Football’s urgent need for financial transparency

The Bureau’s revelation that Roman Abramovich appears to have spent years secretly bankrolling the Dutch club Vitesse Arnhem while he owned Chelsea could not come at a more pertinent time. Abramovich may have retreated from English football but the issues highlighted by the story remain: dual interests, sporting integrity and the question of where a club owner’s money really comes from.

As the cash continues to flow into the sport, and the era of billionaire owners makes way for a new age of nation-state takeovers, football’s urgent need for financial transparency is now being discussed at the highest levels of government.

In February, the Premier League charged Manchester City with breaching its rules on more than 100 occasions over nine years, effectively accusing the club of lying about its finances while they established themselves as the country’s leading side. City have denied wrongdoing. That came a fortnight after the Italian giants Juventus were deducted 15 points for false accounting, the board having resigned en masse in November after an investigation by public prosecutors.

The same month, the UK government presented a white paper outlining plans for a new independent regulator to oversee English football. The move would establish a test for owners and directors to ensure “enhanced due diligence on sources of wealth”.

Also in the headlines has been the multibillion-pound bid to buy Manchester United by Sheikh Jassim bin Hamad al-Thani, chair of the Qatari bank QIB. Sources close to the offer have reportedly dismissed the notion that it is effectively a state project bankrolled by Qatar’s sovereign wealth fund, which already helps to back Paris Saint-Germain – and happens to be the largest shareholder in Jassim’s bank. But the bid continues to prompt unease about dual interests in different clubs, the very issue highlighted by TBIJ’s story.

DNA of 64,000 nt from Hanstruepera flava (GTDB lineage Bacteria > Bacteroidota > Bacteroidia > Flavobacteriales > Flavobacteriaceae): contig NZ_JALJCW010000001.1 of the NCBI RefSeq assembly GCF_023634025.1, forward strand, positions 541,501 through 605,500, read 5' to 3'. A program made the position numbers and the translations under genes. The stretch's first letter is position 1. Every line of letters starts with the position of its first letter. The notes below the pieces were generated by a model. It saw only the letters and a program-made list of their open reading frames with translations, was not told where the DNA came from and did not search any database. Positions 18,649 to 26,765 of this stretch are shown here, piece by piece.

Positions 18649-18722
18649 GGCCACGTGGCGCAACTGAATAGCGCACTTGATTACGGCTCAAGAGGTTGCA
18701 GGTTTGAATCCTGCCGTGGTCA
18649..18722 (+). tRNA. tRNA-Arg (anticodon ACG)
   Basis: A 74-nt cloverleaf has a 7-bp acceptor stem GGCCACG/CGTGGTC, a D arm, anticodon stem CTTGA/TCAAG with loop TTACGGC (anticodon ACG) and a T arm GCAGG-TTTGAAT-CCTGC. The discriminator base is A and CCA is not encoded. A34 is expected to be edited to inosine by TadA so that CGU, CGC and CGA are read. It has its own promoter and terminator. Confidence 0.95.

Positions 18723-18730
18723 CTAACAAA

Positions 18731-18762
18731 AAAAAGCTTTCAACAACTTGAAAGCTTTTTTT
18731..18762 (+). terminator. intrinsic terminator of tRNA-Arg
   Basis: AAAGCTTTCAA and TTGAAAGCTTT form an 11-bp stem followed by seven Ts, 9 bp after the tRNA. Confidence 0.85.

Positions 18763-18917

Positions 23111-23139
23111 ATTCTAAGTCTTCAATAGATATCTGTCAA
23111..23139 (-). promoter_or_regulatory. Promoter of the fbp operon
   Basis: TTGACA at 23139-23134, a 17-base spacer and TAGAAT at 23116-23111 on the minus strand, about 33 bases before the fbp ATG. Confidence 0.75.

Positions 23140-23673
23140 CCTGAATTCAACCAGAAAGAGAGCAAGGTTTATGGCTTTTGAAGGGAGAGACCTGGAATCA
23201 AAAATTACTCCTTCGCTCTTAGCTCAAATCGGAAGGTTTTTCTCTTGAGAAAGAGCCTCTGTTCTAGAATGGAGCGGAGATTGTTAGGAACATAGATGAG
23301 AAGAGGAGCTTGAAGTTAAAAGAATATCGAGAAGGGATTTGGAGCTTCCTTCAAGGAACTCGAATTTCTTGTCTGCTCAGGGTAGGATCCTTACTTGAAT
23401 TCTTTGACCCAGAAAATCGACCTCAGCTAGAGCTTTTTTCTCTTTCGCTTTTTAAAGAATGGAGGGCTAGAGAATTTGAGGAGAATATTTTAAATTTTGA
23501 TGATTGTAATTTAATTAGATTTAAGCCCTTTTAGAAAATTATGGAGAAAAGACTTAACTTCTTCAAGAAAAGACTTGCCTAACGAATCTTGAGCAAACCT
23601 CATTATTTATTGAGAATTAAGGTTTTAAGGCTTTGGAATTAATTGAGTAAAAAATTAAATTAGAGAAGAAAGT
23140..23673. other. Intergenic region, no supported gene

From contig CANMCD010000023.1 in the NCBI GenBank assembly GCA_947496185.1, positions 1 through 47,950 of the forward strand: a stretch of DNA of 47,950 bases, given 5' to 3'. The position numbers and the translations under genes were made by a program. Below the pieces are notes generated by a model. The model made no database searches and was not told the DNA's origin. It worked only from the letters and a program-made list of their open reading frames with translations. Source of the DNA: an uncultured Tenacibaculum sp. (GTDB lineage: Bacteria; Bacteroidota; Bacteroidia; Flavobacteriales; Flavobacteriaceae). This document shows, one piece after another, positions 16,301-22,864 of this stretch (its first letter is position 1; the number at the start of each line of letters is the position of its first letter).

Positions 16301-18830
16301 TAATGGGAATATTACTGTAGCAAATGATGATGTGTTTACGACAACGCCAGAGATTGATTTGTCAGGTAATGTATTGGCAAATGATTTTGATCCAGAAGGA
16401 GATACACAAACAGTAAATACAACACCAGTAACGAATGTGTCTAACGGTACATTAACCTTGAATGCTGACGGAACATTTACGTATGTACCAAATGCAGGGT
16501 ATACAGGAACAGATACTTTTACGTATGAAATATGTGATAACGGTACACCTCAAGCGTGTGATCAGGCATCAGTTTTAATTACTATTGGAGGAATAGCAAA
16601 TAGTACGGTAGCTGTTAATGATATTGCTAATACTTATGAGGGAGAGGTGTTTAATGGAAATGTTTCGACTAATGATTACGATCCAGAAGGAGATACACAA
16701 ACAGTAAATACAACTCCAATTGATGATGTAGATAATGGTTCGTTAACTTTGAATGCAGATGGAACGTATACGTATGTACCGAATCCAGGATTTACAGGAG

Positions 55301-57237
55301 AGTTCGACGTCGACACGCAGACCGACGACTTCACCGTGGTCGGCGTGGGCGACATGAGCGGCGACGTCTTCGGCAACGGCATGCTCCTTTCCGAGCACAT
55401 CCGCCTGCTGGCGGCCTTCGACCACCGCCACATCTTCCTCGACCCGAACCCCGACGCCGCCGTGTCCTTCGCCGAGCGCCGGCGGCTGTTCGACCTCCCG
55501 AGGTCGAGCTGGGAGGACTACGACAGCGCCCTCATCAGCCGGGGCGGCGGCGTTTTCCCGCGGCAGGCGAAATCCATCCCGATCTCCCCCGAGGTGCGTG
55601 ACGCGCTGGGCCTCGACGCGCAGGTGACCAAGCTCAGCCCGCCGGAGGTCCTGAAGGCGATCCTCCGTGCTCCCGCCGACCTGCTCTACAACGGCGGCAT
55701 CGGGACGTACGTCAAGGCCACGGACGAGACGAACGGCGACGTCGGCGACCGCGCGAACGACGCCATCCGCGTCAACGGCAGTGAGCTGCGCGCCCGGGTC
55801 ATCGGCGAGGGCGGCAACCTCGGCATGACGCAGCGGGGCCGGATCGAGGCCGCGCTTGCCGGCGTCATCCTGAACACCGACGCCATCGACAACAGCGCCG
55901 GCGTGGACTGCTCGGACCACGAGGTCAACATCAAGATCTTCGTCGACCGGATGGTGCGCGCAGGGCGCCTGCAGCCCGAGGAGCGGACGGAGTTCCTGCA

While Chelsea and Vitesse were not in direct competition as United and PSG would likely be, sporting integrity has already been brought into question: Uefa rules prevent two clubs under common ownership playing in the same competition and the former Vitesse owner Merab Jordania claimed in 2014 that the club’s efforts to win the Dutch title the previous year had been stymied because “London didn’t want that”. (Both clubs denied this at the time and Jordania has since withdrawn the claim.)

The two clubs were doing regular business during this time, too, with 22 players going to Vitesse on loan from Stamford Bridge and Chelsea signing Marco van Ginkel for £8m.

Football’s financial regulators will not enjoy learning that two of Europe’s major clubs were able to keep their cash-flows so well hidden that investigations into the very issue in question failed to spot anything untoward (links between Chelsea and Vitesse were looked into on two occasions by the Dutch FA, throwing up nothing).

As the government’s white paper stated, football clubs "are community heritage assets that will outlive their owners and directors, and so it is vital that they are appropriately managed”. But without measures that demand greater financial transparency, football leaves itself hostage to super-rich investors who may not want to play by the rules.

Chelsea and Manchester City can at least argue that their moneyed owners brought success on the pitch. But promising takeovers do not always lead to trophies and glory – just ask fans of Macclesfield and Bury, whose clubs were run into the ground by financial mismanagement. Ask the Manchester City and Newcastle supporters who believe their clubs have sold off a vital part of their identity in exchange for extraordinary wealth. Or ask the Vitesse fans who have just discovered that their club spent years being secretly bankrolled by an oligarch who owned a better-funded club abroad.

In the loosely regulated world of European club football, the downsides of unwelcome ownership can be many. But whatever they are, it is invariably the club’s paying fans rather than its super-rich owners who are left to suffer.

Header image: Former Chelsea owner Roman Abramovich and Sheikh Mansour bin Zayed Al Nahyan, the owner of Manchester City.

Reporter: Alex Hess
Finance editor: Franz Wild
Impact Producer: Lucy Nash
Global editor: James Ball
Bureau editor: Meirion Jones
Fact checker: Alice Milliken

Our Enablers project is funded by Open Society Foundations, the Hollick Family Foundation and out of Bureau core funds. None of our funders have any influence over the Bureau’s editorial decisions or output.